National Democratic Party of Germany (East Germany)

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National-Democratic Party of Germany
National-Demokratische Partei Deutschlands
Founded 1948
Dissolved 27 March 1990
Merged into Free Democratic Party
Headquarters East Berlin, East Germany
Membership (late 1980s) ca. 110,000[1]
Party flag
Flagge der NDPD.svg

The National-Democratic Party of Germany (German: National-Demokratische Partei Deutschlands, NDPD) was an East German political party that acted as an organisation for former members of the NSDAP, the Wehrmacht and middle classes. It should not be confused with the National Democratic Party of Germany (Nationaldemokratische Partei Deutschlands, NPD), which was a party in West Germany and continues as a minor, non-governmental party in the modern united Germany.


The NDPD was co-founded by Lothar Bolz, Wilhelm Adam (former member of the SA) and others. It was intended to reach out to social groups that had been attracted by the Nazi Party before 1945 (such as military men and some of the middle classes) and provide them with a political outlet, so that they would not be tempted to support the far-right again or turn to the anti-communist Western Allies. Considering the fact that German nationalism was a potent force during the interwar era and that millions of Germans were members of NSDAP, Stalin wanted to use them to create a new pro-Soviet and anti-Western strain in German politics.[2] According to top Soviet diplomat Vladimir Semyonov Stalin even suggested that they could be allowed to continue publishing their own newspaper, Völkischer Beobachter. German Communists and some Soviet officials were initially appalled by Stalin's ideas and weren't enthusiastic in their implementation. [3]

NDPD house in East Berlin in 1959

The NDPD was recognized by the Soviet Military Administration in Germany on 16 August 1948 and later sent 52 delegates to the East German parliament, the Volkskammer, as part of the National Front. None of these ever voted against the government on any issue, similarly to other block parties which were effectively puppets of the ruling party, the Socialist Unity Party of Germany (SED). Nonetheless, after the fall of the Berlin Wall, it became an independent agent in politics, participating in the only free Volkskammer election ever held (March 18, 1990). NDPD was not included in the electoral cartel of the other liberal-to-be parties in East Germany and entered the race alone. The results were a debacle, though: with 44,292 votes (0.38%) they received fewer votes than they (nominally) had members. After these results, they soon merged with the West German Free Democrats (FDP).[4]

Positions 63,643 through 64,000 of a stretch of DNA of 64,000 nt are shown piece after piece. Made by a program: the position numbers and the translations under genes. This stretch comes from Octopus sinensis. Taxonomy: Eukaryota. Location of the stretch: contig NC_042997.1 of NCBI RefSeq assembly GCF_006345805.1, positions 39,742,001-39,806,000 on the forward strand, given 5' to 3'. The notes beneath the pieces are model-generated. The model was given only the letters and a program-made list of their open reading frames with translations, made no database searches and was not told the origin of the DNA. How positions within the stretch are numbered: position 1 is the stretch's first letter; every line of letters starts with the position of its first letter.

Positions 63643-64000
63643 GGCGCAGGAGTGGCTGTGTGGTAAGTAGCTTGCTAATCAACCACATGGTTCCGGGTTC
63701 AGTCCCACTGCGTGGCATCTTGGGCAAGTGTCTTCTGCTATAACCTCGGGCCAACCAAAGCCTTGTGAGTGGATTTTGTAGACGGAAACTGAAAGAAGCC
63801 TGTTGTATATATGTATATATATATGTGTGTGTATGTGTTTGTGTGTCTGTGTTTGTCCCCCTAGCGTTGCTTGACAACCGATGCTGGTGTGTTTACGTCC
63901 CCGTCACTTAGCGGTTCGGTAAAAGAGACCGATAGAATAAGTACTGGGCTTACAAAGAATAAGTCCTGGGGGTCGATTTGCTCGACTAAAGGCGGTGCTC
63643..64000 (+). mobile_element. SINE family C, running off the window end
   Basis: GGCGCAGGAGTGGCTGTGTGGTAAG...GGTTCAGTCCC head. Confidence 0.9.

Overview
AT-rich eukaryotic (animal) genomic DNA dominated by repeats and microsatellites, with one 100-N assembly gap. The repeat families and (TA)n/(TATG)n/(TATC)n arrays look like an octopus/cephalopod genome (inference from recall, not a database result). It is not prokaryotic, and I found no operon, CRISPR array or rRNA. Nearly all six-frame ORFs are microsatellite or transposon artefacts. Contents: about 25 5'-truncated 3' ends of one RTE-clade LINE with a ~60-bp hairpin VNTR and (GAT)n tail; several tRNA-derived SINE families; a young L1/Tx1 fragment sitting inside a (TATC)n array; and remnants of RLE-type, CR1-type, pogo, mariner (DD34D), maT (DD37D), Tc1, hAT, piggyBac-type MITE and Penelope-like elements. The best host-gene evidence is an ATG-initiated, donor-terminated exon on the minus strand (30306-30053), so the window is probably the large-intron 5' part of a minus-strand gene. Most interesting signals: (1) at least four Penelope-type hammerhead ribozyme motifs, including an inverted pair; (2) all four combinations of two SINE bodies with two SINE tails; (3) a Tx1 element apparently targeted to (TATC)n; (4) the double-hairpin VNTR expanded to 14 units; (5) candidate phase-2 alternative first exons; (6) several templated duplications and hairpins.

According to Klaus Schroeder,[5] the NDPD had fewer former Nazis among its ranks than the communist Socialist Unity Party of Germany had. This was due to the NDPD being much smaller than the SED.

The NDPD programme demanded, among other things, the promotion of the middle class. Bolz was one of the few prominent members who was not a former Nazi and was, in fact, a member of the SED until he founded the new party. He had previously been a member of the Communist Party of Germany until it was suppressed by the Nazis. The NDPD was established by the communist authorities with the aim of claiming support among these ranks of society. The NDPD was organised on democratic centralist grounds and had 110,000 members in the late 1980s.

The party was supposed to represent liberalism, like the Liberal-Democratic Party of Germany, and (at least initially) also played with the German national sentiment. However, the NDPD was even more loyal to the SED and was reluctant to criticise the government even during the Peaceful Revolution of 1989.

On 27 March 1990 the NDPD became part of the Bund Freier Demokraten, a short-lived organization that eventually merged into the Free Democratic Party (FDP).

Chairmen of the NDPD[edit]

Lothar Bolz 1948–1972
Heinrich Homann 1972–1989
Günter Hartmann 1989–1990
Wolfgang Glaeser 1990
Wolfgang Rauls 1990

See also[edit]


  1. ^ Dirk Jurich, Staatssozialismus und gesellschaftliche Differenzierung: eine empirische Studie, p.31. LIT Verlag Münster, 2006, ISBN 3825898938
  2. ^ Zubok, Vladislav. A failed empire: the Soviet Union in the Cold War from Stalin to Gorbachev. The University of North Carolina Press, 2007, p. 89.
  3. ^ Zubok, Vladislav. A failed empire: the Soviet Union in the Cold War from Stalin to Gorbachev. The University of North Carolina Press, 2007, p. 90.
  4. ^ Udo Leuschner Geschichte der FDP
  5. ^ Klaus Schroeder: Der SED-Staat. Partei, Staat und Gesellschaft 1949–1990, 2. Auflage, Propyläen: München 2000 (1998), S. 42/43.

External links[edit]